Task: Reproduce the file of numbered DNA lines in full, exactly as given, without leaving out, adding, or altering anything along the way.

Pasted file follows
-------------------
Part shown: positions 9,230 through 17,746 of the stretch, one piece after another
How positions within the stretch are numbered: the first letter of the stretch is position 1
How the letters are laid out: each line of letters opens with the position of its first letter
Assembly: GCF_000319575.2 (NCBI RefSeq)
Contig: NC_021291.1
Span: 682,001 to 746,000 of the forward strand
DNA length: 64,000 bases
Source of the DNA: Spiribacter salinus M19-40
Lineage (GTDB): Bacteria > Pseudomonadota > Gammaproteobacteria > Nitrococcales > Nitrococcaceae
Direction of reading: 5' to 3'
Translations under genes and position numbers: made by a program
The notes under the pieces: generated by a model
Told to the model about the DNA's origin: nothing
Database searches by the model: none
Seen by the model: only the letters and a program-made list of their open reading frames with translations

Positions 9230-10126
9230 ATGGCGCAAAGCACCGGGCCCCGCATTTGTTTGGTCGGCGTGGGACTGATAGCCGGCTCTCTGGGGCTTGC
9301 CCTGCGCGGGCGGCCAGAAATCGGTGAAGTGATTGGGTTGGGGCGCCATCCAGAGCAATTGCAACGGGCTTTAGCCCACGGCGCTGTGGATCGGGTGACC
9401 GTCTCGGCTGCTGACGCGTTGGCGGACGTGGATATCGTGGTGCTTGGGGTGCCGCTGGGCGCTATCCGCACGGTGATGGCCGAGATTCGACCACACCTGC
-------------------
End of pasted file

Part shown: positions 9,230 through 17,746 of the stretch, one piece after another
How positions within the stretch are numbered: the first letter of the stretch is position 1
How the letters are laid out: each line of letters opens with the position of its first letter
Assembly: GCF_000319575.2 (NCBI RefSeq)
Contig: NC_021291.1
Span: 682,001 to 746,000 of the forward strand
DNA length: 64,000 bases
Source of the DNA: Spiribacter salinus M19-40
Lineage (GTDB): Bacteria > Pseudomonadota > Gammaproteobacteria > Nitrococcales > Nitrococcaceae
Direction of reading: 5' to 3'
Translations under genes and position numbers: made by a program
The notes under the pieces: generated by a model
Told to the model about the DNA's origin: nothing
Database searches by the model: none
Seen by the model: only the letters and a program-made list of their open reading frames with translations

Positions 9230-10126
9230 ATGGCGCAAAGCACCGGGCCCCGCATTTGTTTGGTCGGCGTGGGACTGATAGCCGGCTCTCTGGGGCTTGC
9301 CCTGCGCGGGCGGCCAGAAATCGGTGAAGTGATTGGGTTGGGGCGCCATCCAGAGCAATTGCAACGGGCTTTAGCCCACGGCGCTGTGGATCGGGTGACC
9401 GTCTCGGCTGCTGACGCGTTGGCGGACGTGGATATCGTGGTGCTTGGGGTGCCGCTGGGCGCTATCCGCACGGTGATGGCCGAGATTCGACCACACCTGC